In my last post, I wrote about why it's important to let your child leave food and to accept the waste that this inevitably entails. Now I want to talk about how your child leaves food. Children are not born with manners - they learn how to be considerate of others through what the adults in their life teach them and, more importantly still, how those adults behave towards one another.
Rejecting food is no exception. The 'right' way to do this has to be taught. Of course, there are many ways to skin the proverbial cat (or to turn your nose up at the cabbage). My notion of 'right' is basically anything that is respectful of the food and the people who have prepared it. I'd like to share my approach though, as it is a simple, accessible way of teaching children how to leave food.
"Yuk!!!! - That looks disgusting!"
I have never come across a parent who has not been met with this kind of horrified reaction as they set a meal down onto the table - myself included. But it isn't okay. It has become so normal and socially acceptable for children to be negative about their food and for us to respond by trying to persuade them to eat it.
Teaching children that it is not alright to be rude about their food is so powerful; it takes away much of the potential for drama and removes children's incentive to leave food as a way of getting a reaction from a parent or experimenting with their own autonomy and personal power.
"I'm not eating that!!!"
Having explained to your child that it's fine to leave whatever they don't want (a vital part of helping them self-regulate) , the next thing to teach them is about how to leave part (or all) of their meal without fuss or rudeness. I know this may sound old fashioned - I am actually super laid-back about most manners of the elbows on the table/using your fingers variety.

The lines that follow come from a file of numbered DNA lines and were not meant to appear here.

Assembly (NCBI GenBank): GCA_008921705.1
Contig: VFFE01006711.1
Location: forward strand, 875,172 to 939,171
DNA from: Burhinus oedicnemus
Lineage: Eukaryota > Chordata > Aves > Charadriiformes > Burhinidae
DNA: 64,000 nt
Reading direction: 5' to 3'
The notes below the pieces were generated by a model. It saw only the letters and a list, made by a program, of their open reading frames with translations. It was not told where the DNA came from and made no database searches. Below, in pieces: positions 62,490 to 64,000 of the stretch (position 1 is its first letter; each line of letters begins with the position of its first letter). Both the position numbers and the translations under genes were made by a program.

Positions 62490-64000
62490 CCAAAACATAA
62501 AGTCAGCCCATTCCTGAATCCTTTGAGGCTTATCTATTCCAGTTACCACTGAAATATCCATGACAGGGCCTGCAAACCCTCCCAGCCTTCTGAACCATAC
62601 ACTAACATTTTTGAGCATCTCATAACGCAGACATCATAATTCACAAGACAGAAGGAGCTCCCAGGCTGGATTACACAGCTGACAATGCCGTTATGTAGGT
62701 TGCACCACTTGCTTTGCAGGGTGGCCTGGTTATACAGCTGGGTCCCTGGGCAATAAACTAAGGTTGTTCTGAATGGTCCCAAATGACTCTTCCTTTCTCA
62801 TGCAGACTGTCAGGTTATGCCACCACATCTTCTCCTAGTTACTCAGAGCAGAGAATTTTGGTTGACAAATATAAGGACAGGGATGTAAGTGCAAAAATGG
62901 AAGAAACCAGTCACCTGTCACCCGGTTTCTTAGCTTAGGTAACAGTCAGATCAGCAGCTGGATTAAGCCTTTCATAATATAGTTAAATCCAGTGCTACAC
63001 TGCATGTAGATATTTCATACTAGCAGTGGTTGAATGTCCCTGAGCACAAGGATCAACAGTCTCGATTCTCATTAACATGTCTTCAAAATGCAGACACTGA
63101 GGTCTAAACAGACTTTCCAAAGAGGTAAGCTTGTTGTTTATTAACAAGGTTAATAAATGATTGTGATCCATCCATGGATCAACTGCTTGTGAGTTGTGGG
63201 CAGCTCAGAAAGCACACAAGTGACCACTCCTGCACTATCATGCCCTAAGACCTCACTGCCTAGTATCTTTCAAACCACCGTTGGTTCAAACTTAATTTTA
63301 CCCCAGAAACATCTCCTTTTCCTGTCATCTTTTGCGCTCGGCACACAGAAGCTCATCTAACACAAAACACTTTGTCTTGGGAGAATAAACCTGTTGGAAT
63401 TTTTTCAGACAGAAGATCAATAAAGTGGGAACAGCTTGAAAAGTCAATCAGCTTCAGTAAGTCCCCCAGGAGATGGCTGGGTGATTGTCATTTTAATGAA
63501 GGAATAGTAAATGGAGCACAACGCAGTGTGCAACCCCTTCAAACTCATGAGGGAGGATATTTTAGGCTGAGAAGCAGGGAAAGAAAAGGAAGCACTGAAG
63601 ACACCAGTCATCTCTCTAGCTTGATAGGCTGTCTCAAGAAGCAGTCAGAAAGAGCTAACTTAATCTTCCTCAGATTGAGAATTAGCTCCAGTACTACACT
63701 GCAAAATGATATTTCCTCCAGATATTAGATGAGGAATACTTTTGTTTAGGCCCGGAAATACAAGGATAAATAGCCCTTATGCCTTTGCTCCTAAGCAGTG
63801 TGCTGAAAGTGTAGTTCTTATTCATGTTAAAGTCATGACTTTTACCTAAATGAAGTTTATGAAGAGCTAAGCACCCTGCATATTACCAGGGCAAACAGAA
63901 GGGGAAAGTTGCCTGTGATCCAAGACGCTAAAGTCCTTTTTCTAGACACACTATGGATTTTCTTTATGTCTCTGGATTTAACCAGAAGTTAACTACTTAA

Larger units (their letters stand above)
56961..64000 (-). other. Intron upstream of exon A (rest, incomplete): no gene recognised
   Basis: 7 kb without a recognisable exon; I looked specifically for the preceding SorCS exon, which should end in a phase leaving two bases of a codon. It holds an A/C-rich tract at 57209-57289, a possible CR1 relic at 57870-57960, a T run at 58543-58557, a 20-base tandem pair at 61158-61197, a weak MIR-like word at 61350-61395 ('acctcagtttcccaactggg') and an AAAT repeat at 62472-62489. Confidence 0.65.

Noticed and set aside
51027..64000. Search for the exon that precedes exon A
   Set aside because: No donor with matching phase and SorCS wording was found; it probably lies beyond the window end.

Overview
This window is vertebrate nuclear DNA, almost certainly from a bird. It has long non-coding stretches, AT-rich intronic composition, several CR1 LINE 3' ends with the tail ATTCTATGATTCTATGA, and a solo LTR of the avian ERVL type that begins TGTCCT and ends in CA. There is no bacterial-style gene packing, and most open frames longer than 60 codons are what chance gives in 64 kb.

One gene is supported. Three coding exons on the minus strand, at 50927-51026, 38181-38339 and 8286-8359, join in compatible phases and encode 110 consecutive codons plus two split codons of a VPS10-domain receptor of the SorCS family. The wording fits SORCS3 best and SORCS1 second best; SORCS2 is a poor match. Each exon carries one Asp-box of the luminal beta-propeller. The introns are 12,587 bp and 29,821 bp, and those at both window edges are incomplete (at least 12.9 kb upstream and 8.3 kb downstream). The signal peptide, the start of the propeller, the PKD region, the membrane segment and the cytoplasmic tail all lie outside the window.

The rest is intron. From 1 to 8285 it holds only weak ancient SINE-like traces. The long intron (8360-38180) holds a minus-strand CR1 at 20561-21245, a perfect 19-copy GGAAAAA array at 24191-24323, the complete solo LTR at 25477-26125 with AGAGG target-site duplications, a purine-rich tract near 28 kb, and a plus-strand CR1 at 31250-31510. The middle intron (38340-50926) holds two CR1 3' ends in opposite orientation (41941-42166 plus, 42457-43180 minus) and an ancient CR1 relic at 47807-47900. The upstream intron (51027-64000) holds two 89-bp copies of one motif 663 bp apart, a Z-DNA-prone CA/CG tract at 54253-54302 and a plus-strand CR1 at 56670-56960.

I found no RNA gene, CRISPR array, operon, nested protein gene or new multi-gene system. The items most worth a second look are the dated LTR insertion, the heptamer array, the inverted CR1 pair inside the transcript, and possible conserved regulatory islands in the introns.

Leaving food politely, though, is bound up with respecting the fact that someone has planned, shopped for, paid for and prepared your meal. When children begin to appreciate food as something their body needs rather than something they eat to please a parent, eating invariably begins to improve.
My method of teaching children to leave food politely is simply to tell them to leave it on the side of their plates. No pushing away of meals, no exclamations of disgust.. no drama. In fact (and this takes most children a while to grasp). THEY DON'T EVEN NEED TO TELL US ABOUT IT.
This feels really alien for children who have been used to lots of attention for their picky eating and adults attentively encouraging them to eat up.
It's an amazing phenomenon - when children are leaving food politely and wordlessly, meals become about social interaction instead of who's not going to eat what.